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In the second year after the end of the Crimean War (1858) and as the Swedish economy began to sink into depression, a daughter was born to Carl Frederick BJÖRKMAN and his wife Eva ISSACCSDOTTER. She was the second child of four born to Carl and Eva and was christened Lovisa Christina in the Bottnaryd parish church, just outside the inland port of Jönköping (pronounced Yehn-chipping), about 75 miles from Vennersborg. Christine spent her entire childhood and adolescence in Bottnaryd.
One wintry day in January 1864, when she was not yet 8 years old, Christine's father was found frozen to death on his way home. Possibly he was having trouble feeding his family, because it is recorded with the records of his death that he was "found frozen to death with nothing to eat in his pockets." The next year Christine's younger bother (Johan Victor) and sister (Ada Matilda) died within six months of each other, leaving only she, her mother and an older sister (Ana Charlotta). Christine and her sister stayed with their mother until she died in 1882 and the very next year, probably using their inheritance, left their homeland for new lives in America.
We don't know if they went to America because of the sad memories of their early home life or if they received some encouragement and information about America from their cousin, Matilda CARLSSON. The CARLSSON's had gone to Kansas in the late 1860's and had eventually founded their home in Big Timber (later named Cleburne), Kansas. The CARLSSON's had improved their standard of living more than they could have dreamed of doing in Sweden. Naturally, they would encourage their relatives to come over.
The Scandinavian immigrants seemed to have devised a system whereby whoever went to America would encourage other members of the family to come over. Then, when the newcomers arrived, the old-timers would help them out until they were established. Only about 18% of the total number of immigrants who came over in the late eighteen hundreds returned to Sweden. This method of encouraging family and friends to emigrate seemed to work well and did help to solidify and unite the Swedish cultural communities in America. After arriving, many of the Swedes heard of new opportunities across the United States and eventually began new communities in other areas and then encouraged family and friends to move there. This became known as the "Great Swedish Exodus."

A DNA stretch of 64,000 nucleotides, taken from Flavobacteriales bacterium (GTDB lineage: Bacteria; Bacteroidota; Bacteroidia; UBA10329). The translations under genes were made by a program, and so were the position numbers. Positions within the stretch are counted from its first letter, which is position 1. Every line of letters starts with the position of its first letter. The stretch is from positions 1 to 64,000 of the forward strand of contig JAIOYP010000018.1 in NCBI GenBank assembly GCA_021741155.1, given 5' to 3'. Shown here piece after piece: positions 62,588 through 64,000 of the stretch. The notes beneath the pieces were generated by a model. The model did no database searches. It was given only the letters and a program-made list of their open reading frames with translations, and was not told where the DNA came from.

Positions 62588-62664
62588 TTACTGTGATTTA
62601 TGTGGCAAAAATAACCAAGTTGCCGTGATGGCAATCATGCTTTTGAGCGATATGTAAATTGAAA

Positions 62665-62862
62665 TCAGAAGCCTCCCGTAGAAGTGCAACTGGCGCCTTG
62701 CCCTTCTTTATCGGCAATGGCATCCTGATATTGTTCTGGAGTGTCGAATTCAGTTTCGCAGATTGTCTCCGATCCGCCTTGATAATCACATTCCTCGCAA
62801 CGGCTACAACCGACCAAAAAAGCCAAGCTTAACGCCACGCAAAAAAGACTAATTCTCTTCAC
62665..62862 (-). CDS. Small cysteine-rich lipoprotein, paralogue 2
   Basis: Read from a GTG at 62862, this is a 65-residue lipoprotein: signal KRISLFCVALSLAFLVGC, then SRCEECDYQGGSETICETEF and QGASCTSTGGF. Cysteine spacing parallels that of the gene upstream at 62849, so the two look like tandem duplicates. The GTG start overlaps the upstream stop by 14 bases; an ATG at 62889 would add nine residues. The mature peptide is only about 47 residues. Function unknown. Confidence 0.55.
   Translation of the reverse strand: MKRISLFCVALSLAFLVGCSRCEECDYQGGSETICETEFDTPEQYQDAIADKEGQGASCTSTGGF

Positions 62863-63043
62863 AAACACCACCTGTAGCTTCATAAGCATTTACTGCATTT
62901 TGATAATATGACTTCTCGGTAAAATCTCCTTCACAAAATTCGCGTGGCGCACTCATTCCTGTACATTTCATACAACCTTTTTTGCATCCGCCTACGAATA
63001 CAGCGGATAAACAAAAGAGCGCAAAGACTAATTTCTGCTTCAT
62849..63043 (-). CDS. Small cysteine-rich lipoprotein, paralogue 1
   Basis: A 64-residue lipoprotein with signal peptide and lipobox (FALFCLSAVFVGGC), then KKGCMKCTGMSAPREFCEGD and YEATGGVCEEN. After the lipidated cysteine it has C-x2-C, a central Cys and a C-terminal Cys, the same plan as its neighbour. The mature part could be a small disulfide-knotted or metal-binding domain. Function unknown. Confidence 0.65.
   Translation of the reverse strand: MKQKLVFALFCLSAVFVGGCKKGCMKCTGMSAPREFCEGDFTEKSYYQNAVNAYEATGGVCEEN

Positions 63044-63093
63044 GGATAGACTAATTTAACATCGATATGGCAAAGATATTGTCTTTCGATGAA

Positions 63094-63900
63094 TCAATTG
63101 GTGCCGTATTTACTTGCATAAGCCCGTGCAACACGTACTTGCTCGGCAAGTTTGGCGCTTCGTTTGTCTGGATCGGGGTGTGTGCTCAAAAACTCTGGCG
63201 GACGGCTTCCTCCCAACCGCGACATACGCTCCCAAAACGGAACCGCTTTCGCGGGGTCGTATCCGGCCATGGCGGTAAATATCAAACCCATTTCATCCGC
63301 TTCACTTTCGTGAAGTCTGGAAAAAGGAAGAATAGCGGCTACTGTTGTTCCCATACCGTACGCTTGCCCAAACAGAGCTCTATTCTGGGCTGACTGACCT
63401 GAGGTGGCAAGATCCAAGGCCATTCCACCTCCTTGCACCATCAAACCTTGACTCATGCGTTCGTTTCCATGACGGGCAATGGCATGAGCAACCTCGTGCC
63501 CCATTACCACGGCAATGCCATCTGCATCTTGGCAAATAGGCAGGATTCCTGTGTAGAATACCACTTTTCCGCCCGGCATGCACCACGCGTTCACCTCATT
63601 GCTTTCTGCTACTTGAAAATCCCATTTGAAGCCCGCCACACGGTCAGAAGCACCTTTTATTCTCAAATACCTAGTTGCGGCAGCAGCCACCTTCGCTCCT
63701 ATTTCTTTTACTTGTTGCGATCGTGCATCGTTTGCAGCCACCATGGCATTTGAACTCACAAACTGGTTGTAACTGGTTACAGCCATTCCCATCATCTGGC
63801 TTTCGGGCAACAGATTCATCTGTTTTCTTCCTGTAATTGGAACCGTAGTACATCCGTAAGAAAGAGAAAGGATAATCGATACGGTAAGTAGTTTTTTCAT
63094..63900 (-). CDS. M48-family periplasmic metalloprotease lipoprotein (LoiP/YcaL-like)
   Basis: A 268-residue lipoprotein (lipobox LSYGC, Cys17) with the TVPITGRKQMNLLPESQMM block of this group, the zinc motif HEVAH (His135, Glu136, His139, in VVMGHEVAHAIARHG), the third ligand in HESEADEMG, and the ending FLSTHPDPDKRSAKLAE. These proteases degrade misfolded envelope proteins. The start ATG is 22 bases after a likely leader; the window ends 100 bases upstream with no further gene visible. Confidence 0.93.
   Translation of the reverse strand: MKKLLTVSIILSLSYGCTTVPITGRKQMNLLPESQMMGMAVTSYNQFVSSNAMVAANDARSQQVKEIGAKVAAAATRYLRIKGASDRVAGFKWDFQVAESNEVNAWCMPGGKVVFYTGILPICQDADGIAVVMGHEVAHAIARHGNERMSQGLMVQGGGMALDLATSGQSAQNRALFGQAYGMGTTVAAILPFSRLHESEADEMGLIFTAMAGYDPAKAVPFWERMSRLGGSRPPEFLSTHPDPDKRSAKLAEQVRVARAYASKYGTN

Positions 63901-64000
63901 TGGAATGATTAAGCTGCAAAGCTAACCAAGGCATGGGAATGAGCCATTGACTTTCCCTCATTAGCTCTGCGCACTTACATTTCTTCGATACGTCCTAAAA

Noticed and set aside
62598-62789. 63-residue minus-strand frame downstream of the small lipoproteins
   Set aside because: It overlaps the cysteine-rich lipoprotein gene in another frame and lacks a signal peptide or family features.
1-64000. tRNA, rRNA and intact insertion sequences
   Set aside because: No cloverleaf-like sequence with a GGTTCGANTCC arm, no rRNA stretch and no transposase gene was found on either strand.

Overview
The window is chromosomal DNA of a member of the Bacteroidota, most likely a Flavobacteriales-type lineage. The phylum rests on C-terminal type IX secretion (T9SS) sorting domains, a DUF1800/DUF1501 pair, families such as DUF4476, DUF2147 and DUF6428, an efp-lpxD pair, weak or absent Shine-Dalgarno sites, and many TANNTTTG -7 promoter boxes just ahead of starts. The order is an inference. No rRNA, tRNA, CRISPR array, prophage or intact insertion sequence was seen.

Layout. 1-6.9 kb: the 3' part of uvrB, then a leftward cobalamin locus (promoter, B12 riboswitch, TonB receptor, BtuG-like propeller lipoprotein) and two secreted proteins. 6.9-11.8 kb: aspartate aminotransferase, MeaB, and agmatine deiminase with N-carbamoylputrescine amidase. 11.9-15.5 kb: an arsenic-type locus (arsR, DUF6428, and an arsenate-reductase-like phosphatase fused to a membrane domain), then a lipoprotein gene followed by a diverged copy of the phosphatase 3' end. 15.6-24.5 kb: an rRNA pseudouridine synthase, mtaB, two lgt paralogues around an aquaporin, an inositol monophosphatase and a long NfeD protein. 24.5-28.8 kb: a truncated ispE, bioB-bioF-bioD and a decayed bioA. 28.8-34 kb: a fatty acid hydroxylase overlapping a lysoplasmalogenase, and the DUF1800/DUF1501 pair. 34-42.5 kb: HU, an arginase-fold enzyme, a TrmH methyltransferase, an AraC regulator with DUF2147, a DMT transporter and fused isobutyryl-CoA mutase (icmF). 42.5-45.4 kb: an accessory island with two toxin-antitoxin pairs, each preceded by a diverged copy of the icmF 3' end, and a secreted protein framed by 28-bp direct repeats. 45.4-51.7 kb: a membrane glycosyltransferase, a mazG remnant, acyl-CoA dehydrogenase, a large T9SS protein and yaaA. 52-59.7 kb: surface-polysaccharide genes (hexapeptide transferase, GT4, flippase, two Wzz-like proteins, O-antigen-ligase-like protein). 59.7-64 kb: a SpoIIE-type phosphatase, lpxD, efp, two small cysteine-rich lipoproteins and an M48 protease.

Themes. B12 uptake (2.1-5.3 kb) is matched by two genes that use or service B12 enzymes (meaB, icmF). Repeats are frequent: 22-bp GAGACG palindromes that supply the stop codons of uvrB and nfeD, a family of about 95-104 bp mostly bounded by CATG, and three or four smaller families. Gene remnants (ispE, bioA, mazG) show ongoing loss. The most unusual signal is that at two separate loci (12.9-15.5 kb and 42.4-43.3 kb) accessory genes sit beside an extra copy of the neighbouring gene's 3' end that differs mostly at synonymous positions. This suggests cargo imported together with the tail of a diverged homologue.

The sisters sailed by ship, probably from the great Swedish seaport of Göteborg and arrived in New York City after a couple of months. From there, they traveled by train to Manhattan, Kansas where they were met by their cousin, Matilda, now Mrs. Magnus VILANDER. She and her family cared for the sisters in their home above Cleburne, Riley County, Kansas until the sisters could find work and eventually marry.
The Swedish communities in the New Country were very close and attempted to keep the newcomers within their orbit. The center of the Swedish culture on the rolling plains of Pottowatomi and neighboring Riley counties was the Swedish Lutheran Church at Mariadahl near Olsburg just east of the Blue River. The church was used for most of the community activities. The Swedes were very conscious of their ethnic culture and tried to preserve what they could of their traditions. They also tended to mix with their own countrymen. No doubt, during one of these activities or while working around the county, Charles Nicholas OLSON met and fell in love with Christine Louise BURKMAN (Christina Lovisa BJÖRKMAN).
Although we don't know exactly how they met, we know they were married 18 April 1885, either in Westmoreland or in Mariadahl. They made their first home with Charles Nicholas' sister Lena, near Bellegarde for about three years. Eventually tensions arose between the two families and the Olsons bought a farm outside of Garrison where they resided for twenty-one years. Later they moved to the Keats area of Riley County for about four years (during which time their son, Arthur, probably met Nellie TELLIS). They next lived three years in Salina, Kansas and finally in 1916 returned to live in Garrison where they each eventually died. They had ten children, all but the first, born on the farm near Garrison. The Olsons, together with their relatives, were a very close knit family. They would get together for holidays and other occasions and eventually began the tradition of the family reunion during the summer around the time of Charles Nicholas' birthday in August. This closeness helped keep the family together through the generations and many of the cousins even now keep in touch with one another.